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Re: dynamic vs. static typing
"Anton van Straaten" <email@example.com> replies to Joe Marshall
on the reasons for static dyping in a dynamically typed world:
> > The answer, of course, is that the sooner you find out something,
> > the better.
> > So it is a tradeoff: reduced language power vs. redundant
> > analysis vs. early answers.
> One way to address this tradeoff is with optional early analysis that warns
> rather than prevents.
One thing that nobody in this debate has mentioned so far:
Even in a dynamically typed world it is possible to design our
language so that it is easy to do partial type inference. For most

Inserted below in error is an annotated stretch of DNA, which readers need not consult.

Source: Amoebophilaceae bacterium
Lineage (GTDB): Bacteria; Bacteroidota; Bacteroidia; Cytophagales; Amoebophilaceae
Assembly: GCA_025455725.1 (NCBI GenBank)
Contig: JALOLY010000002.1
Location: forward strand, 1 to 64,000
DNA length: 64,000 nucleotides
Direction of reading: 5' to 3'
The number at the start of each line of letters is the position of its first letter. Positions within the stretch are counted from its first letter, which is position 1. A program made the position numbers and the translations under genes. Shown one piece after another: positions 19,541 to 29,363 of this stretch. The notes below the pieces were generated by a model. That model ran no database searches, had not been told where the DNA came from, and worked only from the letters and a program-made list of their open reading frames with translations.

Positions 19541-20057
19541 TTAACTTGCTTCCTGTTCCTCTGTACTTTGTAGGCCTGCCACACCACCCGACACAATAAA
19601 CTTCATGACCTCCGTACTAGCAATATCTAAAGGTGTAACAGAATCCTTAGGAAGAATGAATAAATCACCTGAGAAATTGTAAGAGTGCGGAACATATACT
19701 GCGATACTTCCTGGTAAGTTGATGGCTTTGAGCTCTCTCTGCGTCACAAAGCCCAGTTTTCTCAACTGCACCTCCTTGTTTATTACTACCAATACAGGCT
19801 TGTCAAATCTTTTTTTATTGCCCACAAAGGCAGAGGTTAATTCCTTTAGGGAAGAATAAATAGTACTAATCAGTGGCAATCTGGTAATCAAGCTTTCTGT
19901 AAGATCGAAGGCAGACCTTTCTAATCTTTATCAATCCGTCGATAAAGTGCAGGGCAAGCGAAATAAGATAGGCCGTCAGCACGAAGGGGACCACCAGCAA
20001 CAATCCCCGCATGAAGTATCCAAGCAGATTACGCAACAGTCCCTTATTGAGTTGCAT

dynamically-typed languages, though, this has not been a priority
(Lisp and its ken come to mind particularly quickly here). The result
is that when we try to build a static checker, we have to invent a
nasty-looking, impenetrable mess of a "type system" and graft it
frankenstein-like onto the existing language syntax. The result is
ugly, unusable, and ought to satisfy no one.
The lesson? Someday, someone will want to try to find errors
statically. Regardless of what we think of static typing, as language
designers we must actually think a little if we want to make that
process as painless as possible. Type declarations and type inference
are a way to do this which language designers generally understand and
programmers are willing to accept.